Lesson 17: Child Protection Legislation (VIC)


  • The Victorian Child Safe Standards (the Standards) apply to all organisations who provide services to, or facilities used by children within Victoria. It is a legal requirement for organisations of all sizes to adhere to the Standards. This includes sporting organisations from grassroots clubs all the way through to national sporting organisations based in the state.
  • The Standards relate to developing a child safe culture within your organisation and include requirements to have practices, procedures and policies in place to prevent and respond to allegations of child abuse.
  • The standards are implemented by the Commission for Children and Young People (CCYP). They are an independent statutory body that promotes improvement in policies and practices affecting the safety and wellbeing of Victorian children and young people, with a focus on vulnerable children and young people.
  • Vicsport, the peak body for sport in Victoria, provides support and resources to assist sporting organisations to meet the Standards and ensure the culture and environment within these organisations is supportive and protective of children.
  • For support go to: https://vicsport.com.au/child-safe-standards

Vicarious liability

  • Vicarious liability describes the principle in law which says that, depending on the circumstances, an organisation can be held responsible for the behaviour of its employees (including staff, volunteers and contractors), unless:
  • it can be shown that all reasonable steps were taken to prevent the behaviour from happening in the first place
  • appropriate policies and procedures are in place for dealing with the behaviour when it occurred.
  • The same principle applies to governing bodies and clubs.

Mandatory reporting

  • Although everyone has a moral and social responsibility to report concerns about child abuse, some individuals are legally required to make a report to Child Protection if they form a belief on reasonable grounds that a child has suffered, or is likely to suffer, significant harm as a result of physical injury or sexual abuse and the child’s parents have not protected, or are unlikely to protect, the child from harm of that type.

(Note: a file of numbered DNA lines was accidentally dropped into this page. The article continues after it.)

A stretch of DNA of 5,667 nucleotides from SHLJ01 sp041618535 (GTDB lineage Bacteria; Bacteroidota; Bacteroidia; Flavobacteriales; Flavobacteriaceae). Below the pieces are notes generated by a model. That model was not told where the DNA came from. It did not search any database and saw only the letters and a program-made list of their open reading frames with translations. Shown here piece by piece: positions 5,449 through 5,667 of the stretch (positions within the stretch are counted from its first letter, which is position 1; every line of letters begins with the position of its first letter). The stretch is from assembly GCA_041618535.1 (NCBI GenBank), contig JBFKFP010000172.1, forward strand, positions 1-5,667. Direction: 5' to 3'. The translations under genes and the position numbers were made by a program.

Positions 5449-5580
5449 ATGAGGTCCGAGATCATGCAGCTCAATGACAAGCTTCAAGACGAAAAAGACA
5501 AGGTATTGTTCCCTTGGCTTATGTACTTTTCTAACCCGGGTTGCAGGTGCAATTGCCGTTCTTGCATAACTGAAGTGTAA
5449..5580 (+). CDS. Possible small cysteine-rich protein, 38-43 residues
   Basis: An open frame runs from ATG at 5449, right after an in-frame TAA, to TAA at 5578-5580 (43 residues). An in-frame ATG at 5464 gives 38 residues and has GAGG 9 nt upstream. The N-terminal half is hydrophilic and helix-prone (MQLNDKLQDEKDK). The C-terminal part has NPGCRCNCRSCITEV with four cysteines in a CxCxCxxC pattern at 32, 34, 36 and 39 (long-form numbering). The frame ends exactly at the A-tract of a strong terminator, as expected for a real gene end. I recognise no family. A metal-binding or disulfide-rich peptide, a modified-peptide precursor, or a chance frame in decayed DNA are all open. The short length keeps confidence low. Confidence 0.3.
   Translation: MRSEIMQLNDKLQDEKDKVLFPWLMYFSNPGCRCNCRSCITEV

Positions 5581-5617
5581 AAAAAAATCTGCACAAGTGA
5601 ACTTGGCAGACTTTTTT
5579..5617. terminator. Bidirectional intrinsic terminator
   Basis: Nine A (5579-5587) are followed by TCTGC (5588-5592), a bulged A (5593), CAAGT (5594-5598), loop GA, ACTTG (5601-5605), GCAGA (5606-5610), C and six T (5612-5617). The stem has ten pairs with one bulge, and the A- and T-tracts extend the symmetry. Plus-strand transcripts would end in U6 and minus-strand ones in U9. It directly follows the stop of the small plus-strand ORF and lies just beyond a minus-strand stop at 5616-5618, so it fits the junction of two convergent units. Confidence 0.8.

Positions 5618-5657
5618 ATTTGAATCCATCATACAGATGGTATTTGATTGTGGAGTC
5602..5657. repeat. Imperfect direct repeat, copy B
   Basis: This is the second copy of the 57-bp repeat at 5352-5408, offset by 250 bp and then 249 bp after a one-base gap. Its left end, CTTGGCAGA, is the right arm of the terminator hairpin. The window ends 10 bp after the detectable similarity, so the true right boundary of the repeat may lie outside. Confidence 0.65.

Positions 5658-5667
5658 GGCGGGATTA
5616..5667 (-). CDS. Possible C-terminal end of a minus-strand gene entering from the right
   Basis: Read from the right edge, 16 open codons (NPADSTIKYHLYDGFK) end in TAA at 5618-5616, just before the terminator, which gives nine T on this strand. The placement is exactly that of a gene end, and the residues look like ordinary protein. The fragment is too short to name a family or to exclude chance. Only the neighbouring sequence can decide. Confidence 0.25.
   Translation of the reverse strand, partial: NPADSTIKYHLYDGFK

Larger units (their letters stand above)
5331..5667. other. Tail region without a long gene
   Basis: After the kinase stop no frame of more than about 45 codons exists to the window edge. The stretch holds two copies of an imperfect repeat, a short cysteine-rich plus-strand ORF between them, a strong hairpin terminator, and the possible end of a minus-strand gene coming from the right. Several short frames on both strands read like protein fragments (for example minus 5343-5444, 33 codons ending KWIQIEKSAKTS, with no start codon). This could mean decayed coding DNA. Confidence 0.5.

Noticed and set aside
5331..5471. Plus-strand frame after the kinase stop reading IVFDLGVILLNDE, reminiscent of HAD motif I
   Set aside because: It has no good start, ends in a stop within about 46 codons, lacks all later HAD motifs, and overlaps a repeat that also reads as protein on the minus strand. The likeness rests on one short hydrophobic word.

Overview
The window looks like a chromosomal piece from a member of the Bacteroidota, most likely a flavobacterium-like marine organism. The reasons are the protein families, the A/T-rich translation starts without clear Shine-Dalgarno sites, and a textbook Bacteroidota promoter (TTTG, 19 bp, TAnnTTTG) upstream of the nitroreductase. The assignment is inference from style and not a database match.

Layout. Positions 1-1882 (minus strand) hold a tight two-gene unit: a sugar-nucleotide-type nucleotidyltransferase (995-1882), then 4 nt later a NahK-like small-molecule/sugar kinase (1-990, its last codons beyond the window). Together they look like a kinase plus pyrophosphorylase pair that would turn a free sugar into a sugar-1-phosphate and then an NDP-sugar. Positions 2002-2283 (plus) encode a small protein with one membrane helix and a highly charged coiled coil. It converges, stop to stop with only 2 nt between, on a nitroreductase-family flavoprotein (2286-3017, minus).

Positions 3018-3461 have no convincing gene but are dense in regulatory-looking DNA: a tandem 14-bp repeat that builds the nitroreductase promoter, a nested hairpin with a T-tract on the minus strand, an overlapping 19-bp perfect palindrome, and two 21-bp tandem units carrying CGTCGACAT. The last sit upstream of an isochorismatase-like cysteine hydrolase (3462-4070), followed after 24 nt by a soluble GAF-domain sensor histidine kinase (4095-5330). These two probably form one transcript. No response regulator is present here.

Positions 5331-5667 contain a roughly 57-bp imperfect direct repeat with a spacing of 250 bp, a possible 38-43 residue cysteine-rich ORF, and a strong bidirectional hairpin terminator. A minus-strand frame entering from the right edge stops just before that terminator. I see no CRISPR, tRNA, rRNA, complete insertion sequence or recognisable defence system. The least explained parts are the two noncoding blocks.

• Under the Children, Youth and Families Act 2005 (Vic), doctors, nurses, midwives, teachers and school principals, police, youth workers, social workers and psychologists are all mandatory reporters. It is an offence (subject to a fine) if those mandatory reporters do not report to Child Protection as soon as practicable after forming the belief, and after each occasion they become aware of any further reasonable grounds for the belief, unless a defence applies.
  • As long as a report is made in good faith, the report is not unprofessional conduct or a breach of professional ethics and the reporter cannot be held legally liable. Confidentiality is provided for reporters in the Children, Youth and Families Act, and prevents the disclosure of the name or any information likely to lead to the identification of a person who has made a report in accordance with the legislation except in very specific circumstances.
  • Resource: Responding to and reporting suspected child abuse.

Police check:


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